Once-only colonoscopy or two rounds of faecal immunochemical testing 2 years apart for colorectal cancer screening (SCREESCO): preliminary report of a randomised controlled trial

Anna Forsberg (Lead / Corresponding author), Marcus Westerberg, Chris Metcalfe, Robert Steele, Johannes Blom, Lars Engstrand, Kaisa Fritzell, Mikael Hellström, Lars-Åke Levin, Christian Löwbeer, Andreas Pischel, Ulf Strömberg, Sven Törnberg, Yvonne Wengström, Anders Ekbom, Lars Holmberg, Rolf Hultcrantz

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Background: Screening for colorectal cancer is done with lower gastrointestinal endoscopy or stool-based tests. There is little evidence from randomised trials to show primary colonoscopy reduces mortality in colorectal cancer. We aimed to investigate the effect of screening with once-only colonoscopy or two rounds of faecal immunochemical test screening on colorectal cancer mortality and incidence.

Methods: We did a randomised controlled trial in Sweden (SCREESCO). Residents in 18 of 21 regions who were age 60 years in the year of randomisation were identified from a population register maintained by the Swedish Tax Agency. A statistician with no further involvement in the trial used a randomised block method to assign individuals to once-only colonoscopy, two rounds of faecal immunochemical testing (OC-Sensor; 2 years apart), or a control group (no intervention; standard diagnostic pathways), in a ratio of 1:6 for colonoscopy versus control and 1:2 for faecal immunochemical testing versus control. Masking was not possible due to the nature of the trial. The primary endpoints of the trial are colorectal cancer mortality and colorectal cancer incidence. Here, we report preliminary participation rates, baseline findings, and adverse events from March, 2014, to December, 2020, in the two intervention groups after completion of recruitment and screening, up to the completion of the second faecal immunochemical testing round. Analyses were done in the intention-to-screen population, defined as all individuals who were randomly assigned to the respective study group. This study is registered with ClinicalTrials.gov, NCT02078804.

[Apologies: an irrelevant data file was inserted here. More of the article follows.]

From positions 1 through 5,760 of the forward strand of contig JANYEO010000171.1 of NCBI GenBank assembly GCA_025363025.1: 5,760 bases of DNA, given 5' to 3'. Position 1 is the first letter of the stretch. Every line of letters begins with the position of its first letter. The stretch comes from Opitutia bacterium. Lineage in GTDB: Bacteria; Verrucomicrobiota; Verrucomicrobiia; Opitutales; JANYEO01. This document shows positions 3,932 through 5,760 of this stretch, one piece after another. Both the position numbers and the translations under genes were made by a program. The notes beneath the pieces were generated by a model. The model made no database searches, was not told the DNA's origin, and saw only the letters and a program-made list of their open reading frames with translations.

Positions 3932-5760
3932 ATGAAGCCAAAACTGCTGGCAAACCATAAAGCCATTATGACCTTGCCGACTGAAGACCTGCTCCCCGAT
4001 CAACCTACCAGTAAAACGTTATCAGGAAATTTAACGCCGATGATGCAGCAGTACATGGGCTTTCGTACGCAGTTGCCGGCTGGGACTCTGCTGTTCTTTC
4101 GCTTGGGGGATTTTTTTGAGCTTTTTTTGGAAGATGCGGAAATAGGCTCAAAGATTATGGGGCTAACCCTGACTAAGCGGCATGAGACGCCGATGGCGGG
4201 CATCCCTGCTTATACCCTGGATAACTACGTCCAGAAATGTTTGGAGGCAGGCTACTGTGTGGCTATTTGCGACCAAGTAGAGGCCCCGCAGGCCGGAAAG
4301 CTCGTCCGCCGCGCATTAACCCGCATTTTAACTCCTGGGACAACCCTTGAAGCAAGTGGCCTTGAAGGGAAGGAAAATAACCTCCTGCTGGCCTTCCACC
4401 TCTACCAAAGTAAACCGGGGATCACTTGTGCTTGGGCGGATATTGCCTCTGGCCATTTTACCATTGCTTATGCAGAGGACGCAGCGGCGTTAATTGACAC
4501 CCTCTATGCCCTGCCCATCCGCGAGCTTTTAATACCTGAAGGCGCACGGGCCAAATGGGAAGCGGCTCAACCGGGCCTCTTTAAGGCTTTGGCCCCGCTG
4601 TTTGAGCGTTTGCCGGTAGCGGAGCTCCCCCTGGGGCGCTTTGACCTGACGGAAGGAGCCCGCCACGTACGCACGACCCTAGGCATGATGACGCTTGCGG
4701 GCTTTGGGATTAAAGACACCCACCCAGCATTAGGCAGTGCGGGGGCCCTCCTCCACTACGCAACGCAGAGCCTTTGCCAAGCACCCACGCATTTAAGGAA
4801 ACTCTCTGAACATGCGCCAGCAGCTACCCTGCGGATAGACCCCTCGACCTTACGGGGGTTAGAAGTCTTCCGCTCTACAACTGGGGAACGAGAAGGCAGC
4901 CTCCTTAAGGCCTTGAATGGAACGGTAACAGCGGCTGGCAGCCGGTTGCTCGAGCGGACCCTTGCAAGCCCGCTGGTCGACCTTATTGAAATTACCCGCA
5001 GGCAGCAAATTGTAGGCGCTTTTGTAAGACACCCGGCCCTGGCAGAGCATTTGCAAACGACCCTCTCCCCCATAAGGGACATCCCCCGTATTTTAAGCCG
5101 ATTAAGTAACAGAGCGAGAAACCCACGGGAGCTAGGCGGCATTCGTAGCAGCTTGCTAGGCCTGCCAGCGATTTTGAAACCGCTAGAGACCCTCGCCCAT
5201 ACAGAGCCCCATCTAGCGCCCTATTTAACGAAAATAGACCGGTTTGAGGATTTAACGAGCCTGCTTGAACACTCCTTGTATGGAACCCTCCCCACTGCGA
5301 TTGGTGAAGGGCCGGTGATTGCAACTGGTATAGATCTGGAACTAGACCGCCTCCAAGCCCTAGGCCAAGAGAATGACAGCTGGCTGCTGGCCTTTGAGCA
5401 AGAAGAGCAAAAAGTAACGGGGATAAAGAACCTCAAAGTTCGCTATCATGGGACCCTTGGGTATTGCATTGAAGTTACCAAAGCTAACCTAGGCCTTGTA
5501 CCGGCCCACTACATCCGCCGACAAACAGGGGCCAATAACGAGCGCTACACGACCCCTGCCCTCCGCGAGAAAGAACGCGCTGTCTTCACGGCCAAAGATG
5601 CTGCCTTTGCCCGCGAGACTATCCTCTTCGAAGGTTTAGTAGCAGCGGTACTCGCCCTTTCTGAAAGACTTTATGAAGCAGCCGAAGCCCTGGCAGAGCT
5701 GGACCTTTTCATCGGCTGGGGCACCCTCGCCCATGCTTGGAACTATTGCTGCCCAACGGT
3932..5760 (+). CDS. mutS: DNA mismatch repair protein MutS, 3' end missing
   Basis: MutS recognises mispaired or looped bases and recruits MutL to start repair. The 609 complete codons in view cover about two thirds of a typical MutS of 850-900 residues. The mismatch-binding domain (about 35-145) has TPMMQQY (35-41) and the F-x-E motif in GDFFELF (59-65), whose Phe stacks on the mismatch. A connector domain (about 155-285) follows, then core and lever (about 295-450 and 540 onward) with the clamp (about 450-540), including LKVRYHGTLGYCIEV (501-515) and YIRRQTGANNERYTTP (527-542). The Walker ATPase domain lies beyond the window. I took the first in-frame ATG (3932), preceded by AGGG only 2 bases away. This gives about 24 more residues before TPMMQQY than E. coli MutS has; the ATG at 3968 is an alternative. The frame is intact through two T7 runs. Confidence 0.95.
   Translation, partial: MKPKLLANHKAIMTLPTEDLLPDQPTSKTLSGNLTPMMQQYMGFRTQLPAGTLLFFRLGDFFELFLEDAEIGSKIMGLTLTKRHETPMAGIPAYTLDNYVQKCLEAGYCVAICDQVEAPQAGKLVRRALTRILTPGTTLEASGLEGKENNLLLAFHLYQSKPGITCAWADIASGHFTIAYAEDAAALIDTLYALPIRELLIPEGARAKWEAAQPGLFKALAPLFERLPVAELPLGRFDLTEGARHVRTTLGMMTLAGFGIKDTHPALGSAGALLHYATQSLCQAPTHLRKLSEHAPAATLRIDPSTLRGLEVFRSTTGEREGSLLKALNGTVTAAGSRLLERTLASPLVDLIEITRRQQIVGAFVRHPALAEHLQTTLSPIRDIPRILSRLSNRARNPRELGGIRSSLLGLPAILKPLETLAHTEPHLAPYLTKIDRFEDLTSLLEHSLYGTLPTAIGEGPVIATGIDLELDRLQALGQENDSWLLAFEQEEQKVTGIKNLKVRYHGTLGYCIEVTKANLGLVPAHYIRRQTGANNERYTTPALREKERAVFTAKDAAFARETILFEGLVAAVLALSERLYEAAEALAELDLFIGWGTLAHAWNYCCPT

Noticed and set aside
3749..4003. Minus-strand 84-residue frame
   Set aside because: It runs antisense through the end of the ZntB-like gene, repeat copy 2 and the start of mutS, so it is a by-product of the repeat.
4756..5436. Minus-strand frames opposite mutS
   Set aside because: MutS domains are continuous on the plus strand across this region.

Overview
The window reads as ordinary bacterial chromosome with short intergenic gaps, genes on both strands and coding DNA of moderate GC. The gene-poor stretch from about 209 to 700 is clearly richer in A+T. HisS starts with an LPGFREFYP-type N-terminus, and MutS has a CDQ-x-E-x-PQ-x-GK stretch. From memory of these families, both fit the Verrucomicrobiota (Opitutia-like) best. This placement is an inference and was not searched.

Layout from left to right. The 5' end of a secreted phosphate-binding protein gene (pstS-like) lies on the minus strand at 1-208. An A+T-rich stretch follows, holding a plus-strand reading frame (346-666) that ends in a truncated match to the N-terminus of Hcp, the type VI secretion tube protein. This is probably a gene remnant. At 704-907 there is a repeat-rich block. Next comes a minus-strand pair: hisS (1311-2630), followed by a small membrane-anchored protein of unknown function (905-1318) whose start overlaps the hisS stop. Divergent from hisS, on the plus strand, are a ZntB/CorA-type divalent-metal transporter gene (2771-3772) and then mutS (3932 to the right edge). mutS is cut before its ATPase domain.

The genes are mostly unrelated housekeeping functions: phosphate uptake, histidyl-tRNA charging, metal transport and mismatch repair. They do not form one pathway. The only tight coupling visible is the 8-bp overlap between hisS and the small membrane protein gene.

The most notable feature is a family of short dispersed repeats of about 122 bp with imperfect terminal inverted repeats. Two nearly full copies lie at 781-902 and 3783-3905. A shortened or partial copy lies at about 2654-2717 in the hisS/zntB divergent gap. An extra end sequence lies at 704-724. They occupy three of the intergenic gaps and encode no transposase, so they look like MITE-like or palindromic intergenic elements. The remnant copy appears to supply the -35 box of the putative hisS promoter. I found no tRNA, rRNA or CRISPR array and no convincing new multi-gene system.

Findings: Between March 1, 2014, and Dec 31, 2020, 278 280 people were included in the study; 31 140 were assigned to the colonoscopy group, 60 300 to the faecal immunochemical test group, and 186 840 to the control group. 10 679 (35·1%) of 30 400 people who received an invitation for colonoscopy participated. 33 383 (55·5%) of 60 137 people who received a postal faecal immunochemical test participated. In the intention-to-screen analysis, colorectal cancer was detected in 49 (0·16%) of 31 140 people in the colonoscopy group versus 121 (0·20%) of 60 300 in the faecal immunochemical test group (relative risk [RR] 0·78, 95% CI 0·56–1·09). Advanced adenomas were detected in 637 (2·05%) people in the colonoscopy group and 968 (1·61%) in the faecal immunochemical test group (RR 1·27, 95% CI 1·15–1·41). Colonoscopy detected more right-sided advanced adenomas than faecal immunochemical testing. There were two perforations and 15 major bleeds in 16 555 colonoscopies. No intervention-related deaths occurred.

Interpretation: The diagnostic yield and the low number of adverse events indicate that the design from this trial, both for once-only colonoscopy and faecal immunochemical test screening, could be transferred to a population-based screening service if a benefit in disease-specific mortality is subsequently shown.

Original languageEnglish
Pages (from-to)513-521
Number of pages9
JournalLancet Gastroenterology and Hepatology
Issue number6
Early online date14 Mar 2022
Publication statusPublished - Jun 2022

ASJC Scopus subject areas

  • Gastroenterology
  • Hepatology


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